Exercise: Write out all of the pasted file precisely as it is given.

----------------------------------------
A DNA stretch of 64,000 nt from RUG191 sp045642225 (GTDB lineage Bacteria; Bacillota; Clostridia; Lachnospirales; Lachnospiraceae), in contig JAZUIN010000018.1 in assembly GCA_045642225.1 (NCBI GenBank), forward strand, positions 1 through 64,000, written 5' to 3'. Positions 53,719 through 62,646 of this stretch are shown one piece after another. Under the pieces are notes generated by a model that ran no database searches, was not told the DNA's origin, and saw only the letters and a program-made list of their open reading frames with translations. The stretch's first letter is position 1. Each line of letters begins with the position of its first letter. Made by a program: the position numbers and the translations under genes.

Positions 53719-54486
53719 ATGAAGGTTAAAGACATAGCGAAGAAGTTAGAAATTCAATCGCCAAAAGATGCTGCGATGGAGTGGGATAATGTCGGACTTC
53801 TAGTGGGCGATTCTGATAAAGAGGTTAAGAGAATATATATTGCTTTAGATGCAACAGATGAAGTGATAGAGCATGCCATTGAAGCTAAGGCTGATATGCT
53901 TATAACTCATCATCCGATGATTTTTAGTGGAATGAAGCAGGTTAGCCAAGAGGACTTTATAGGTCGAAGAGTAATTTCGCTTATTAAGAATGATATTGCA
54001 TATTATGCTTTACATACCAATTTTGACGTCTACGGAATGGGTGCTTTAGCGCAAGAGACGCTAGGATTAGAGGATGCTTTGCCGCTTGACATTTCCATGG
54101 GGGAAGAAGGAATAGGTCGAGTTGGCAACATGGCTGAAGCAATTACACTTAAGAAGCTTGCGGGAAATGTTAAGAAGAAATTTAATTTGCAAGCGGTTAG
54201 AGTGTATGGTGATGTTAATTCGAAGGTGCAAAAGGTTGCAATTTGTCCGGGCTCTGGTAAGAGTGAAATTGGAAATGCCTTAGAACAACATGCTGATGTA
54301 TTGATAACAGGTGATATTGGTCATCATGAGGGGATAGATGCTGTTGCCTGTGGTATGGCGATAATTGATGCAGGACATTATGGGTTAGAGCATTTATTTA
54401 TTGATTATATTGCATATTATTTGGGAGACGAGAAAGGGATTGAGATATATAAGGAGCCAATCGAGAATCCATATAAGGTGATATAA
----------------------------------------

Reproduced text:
A DNA stretch of 64,000 nt from RUG191 sp045642225 (GTDB lineage Bacteria; Bacillota; Clostridia; Lachnospirales; Lachnospiraceae), in contig JAZUIN010000018.1 in assembly GCA_045642225.1 (NCBI GenBank), forward strand, positions 1 through 64,000, written 5' to 3'. Positions 53,719 through 62,646 of this stretch are shown one piece after another. Under the pieces are notes generated by a model that ran no database searches, was not told the DNA's origin, and saw only the letters and a program-made list of their open reading frames with translations. The stretch's first letter is position 1. Each line of letters begins with the position of its first letter. Made by a program: the position numbers and the translations under genes.

Positions 53719-54486
53719 ATGAAGGTTAAAGACATAGCGAAGAAGTTAGAAATTCAATCGCCAAAAGATGCTGCGATGGAGTGGGATAATGTCGGACTTC
53801 TAGTGGGCGATTCTGATAAAGAGGTTAAGAGAATATATATTGCTTTAGATGCAACAGATGAAGTGATAGAGCATGCCATTGAAGCTAAGGCTGATATGCT
53901 TATAACTCATCATCCGATGATTTTTAGTGGAATGAAGCAGGTTAGCCAAGAGGACTTTATAGGTCGAAGAGTAATTTCGCTTATTAAGAATGATATTGCA
54001 TATTATGCTTTACATACCAATTTTGACGTCTACGGAATGGGTGCTTTAGCGCAAGAGACGCTAGGATTAGAGGATGCTTTGCCGCTTGACATTTCCATGG
54101 GGGAAGAAGGAATAGGTCGAGTTGGCAACATGGCTGAAGCAATTACACTTAAGAAGCTTGCGGGAAATGTTAAGAAGAAATTTAATTTGCAAGCGGTTAG
54201 AGTGTATGGTGATGTTAATTCGAAGGTGCAAAAGGTTGCAATTTGTCCGGGCTCTGGTAAGAGTGAAATTGGAAATGCCTTAGAACAACATGCTGATGTA
54301 TTGATAACAGGTGATATTGGTCATCATGAGGGGATAGATGCTGTTGCCTGTGGTATGGCGATAATTGATGCAGGACATTATGGGTTAGAGCATTTATTTA
54401 TTGATTATATTGCATATTATTTGGGAGACGAGAAAGGGATTGAGATATATAAGGAGCCAATCGAGAATCCATATAAGGTGATATAA